J&K Amarnath Attack : How a phone call led the police to conspirators

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The Jammu and Kashmir Police on Monday filed a chargesheet in connection with last July’s terror attack on a bus carrying Amarnath Yatra pilgrims in South Kashmir in which eight pilgrims were killed.

A statement issued by the police stated that investigations had established the role of Pakistan-based terrorist outfit Lashkar-e-Taiba in the attack. The chargesheet implicates 11 individuals, including the four Lashkar gunmen who participated in the attack and were killed in encounters with security forces later that year. A 16-year-old juvenile, whose name has been withheld, also figures on the list of the accused. Details of the investigation mentioned in the chargesheet also confirm that the pilgrims were the primary target of the July 10 attack, that it was planned days in advance, and that the accused had carried out reconnaissance in the area a day before the strike.

The Special Investigation Team set up to probe the matter submitted the 1,500-page document to the Anantnag sessions court and the chief judicial magistrate (juvenile court).

The chargesheet

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The investigation team was able to track the culprits after examining records of phones known to be in use by members of militant groups in the district, which were already under “lawful interception”. The team matched these records with data from cellphone towers located near the site of the attack.

According to police officials, a phone call made by an accused person near the site helped investigators to identify him and six other individuals who helped plan the strike.

The chargesheet states: “The technical evidences in the shape of voice clips and CDRs [call detail records] clearly establish the link between all the accused persons (A1 to A11) as part of their larger conspiracy hatched by the accused persons.”

Investigators first identified Zahoor Ahmad Sheikh, a driver with the State Road Transport Corporation, who is known to be a militant collaborator. Further investigations found that Sheikh had allegedly provided logistical help for the attack, including providing shelter to the attackers. The chargesheet states that phone call records established Sheikh’s presence near the attack site a day before the strike. Investigators then used Sheikh’s mobile phone number to identify other individuals who were in regular contact with him.

The chargesheet states: “It is pertinent to mention here that the chain of events and involvement of the accused persons (A1, A2, A3, A4, A5, A6, A7) in connection with the commission of offence [attack on Yatra bus] was established through CDRs and voice recordings of the number XXXXX of Zahoor Ahmed Sheikh.”

After identifying the suspects, investigators sought samples of their voices and matched them with intercepted phone conversations.

According to the chargesheet, four accused persons – Aijaz Ahmad Wagay, Bilal Ahmad Reshi, Zahoor Ahmad Sheikh, and the juvenile – admitted to the telephonic conversations and to planning the attack. The chargesheet said: “Accused persons further disclosed that they carry the militants [sic] namely Abu Ismail @Haroon (A8), Yawar Bashir Wani @Ayan (A9), Maaviya (A10) and Furqaan (A11) from Khudwani to Poshkredi on 09.07.2017 before day of occurrence.”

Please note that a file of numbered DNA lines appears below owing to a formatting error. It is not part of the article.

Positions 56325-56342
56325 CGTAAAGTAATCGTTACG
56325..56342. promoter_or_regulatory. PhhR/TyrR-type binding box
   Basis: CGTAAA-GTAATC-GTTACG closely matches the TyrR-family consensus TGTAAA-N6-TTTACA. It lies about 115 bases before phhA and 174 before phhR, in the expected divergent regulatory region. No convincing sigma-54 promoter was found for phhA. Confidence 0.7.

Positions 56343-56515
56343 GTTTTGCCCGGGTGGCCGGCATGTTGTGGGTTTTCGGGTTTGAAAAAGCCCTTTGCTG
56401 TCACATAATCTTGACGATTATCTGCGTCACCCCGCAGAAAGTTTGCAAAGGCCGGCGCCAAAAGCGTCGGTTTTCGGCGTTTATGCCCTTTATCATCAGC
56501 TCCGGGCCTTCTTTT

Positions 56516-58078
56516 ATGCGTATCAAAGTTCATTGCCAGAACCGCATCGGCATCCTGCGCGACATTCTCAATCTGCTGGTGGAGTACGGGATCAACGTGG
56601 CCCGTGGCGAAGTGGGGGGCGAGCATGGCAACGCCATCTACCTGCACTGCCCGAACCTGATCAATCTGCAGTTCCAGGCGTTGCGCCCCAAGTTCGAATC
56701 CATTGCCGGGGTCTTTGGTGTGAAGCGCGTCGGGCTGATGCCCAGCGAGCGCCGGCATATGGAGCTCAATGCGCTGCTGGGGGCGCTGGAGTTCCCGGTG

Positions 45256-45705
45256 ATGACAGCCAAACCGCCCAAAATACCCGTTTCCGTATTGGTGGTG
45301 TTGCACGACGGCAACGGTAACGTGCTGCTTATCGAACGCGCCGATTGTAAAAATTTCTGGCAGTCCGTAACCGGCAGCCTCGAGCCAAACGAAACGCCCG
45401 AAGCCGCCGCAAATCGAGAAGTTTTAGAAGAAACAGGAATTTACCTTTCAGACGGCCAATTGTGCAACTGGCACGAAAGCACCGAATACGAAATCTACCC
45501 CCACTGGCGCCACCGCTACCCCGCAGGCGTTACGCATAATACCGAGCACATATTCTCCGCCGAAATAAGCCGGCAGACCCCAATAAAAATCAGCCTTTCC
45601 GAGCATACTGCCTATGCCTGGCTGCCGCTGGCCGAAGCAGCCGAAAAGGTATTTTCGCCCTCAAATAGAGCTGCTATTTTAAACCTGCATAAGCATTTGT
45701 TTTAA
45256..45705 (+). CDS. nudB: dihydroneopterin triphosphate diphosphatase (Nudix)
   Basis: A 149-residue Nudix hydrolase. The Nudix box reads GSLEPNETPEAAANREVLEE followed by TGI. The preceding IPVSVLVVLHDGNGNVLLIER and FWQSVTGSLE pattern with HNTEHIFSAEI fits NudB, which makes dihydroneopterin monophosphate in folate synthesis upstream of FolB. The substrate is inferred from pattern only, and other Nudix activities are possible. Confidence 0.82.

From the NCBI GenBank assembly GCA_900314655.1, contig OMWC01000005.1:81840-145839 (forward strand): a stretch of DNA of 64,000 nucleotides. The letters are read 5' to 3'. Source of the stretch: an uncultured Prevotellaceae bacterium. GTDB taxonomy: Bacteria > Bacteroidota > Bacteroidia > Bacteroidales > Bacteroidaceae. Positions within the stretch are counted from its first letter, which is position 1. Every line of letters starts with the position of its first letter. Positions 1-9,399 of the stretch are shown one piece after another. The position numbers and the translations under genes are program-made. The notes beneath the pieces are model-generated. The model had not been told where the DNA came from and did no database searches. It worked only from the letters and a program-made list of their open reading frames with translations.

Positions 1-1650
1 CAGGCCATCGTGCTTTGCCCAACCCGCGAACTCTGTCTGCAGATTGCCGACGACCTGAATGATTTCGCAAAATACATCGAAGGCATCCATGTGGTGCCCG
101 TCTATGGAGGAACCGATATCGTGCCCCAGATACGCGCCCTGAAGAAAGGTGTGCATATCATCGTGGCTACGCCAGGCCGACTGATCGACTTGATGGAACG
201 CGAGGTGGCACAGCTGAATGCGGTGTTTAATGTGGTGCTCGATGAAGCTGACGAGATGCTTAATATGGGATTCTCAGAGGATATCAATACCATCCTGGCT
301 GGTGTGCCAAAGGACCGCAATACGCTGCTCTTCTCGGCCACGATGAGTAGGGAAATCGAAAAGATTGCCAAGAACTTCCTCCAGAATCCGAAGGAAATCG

The chargesheet identifies Pakistani gunman Abu Ismail as the main accused. Ismail was killed in an encounter with security forces in Srinagar on September 14. The remaining three militants were killed in a separate encounter on December 12 in Qazigund, Anantnag. While two of them were Pakistani nationals, Yawar Bashir Wani was a local Kashmiri and a student at an Islamic seminary in Srinagar before he joined the Lashkar in February 2017.

According to the chargesheet, investigations by forensic teams found that at least 43 bullets had torn through the bus carrying more than 50 pilgrims. The weapons recovered from militants slain later that year have been sent to the Forensic Science Laboratory in Jammu for an analysis. Their report is awaited.

Of the remaining accused persons, three people, including Sheikh, are in judicial custody, while the juvenile has been released on bail. Three others, Khalid Muzafar Dar and Tanveer Ahmad Dar of Rehpora village and Sharjeel Ahmad Sheikh of Khudwani, all from the adjacent Kulgam district, are evading arrest.

‘Rare investigation’
All accused persons have been booked for murder, attempt to murder, causing grievous hurt by weapons, and criminal conspiracy under the Ranbir Penal Code. They have also been booked under the Arms Act for possession of weapons, and for terrorism, being part of a terrorist group, and criminal conspiracy under the Unlawful Activities (Prevention) Act.

The last major attack on the Amarnath yatra was in August, 2000, when militants attacked a pilgrim camp, killing 27 people, including at least 17 pilgrims and six local Kashmiris. That attack is also believed to have been carried out by the Lashkar.

Police officials say that investigations into last year’s attack are continuing. “We have scientific and technical evidence and confessions [of the accused],” a police official said. “It is rare in investigations of terror attacks to have all these evidences. All of this adds credibility to the investigation.”

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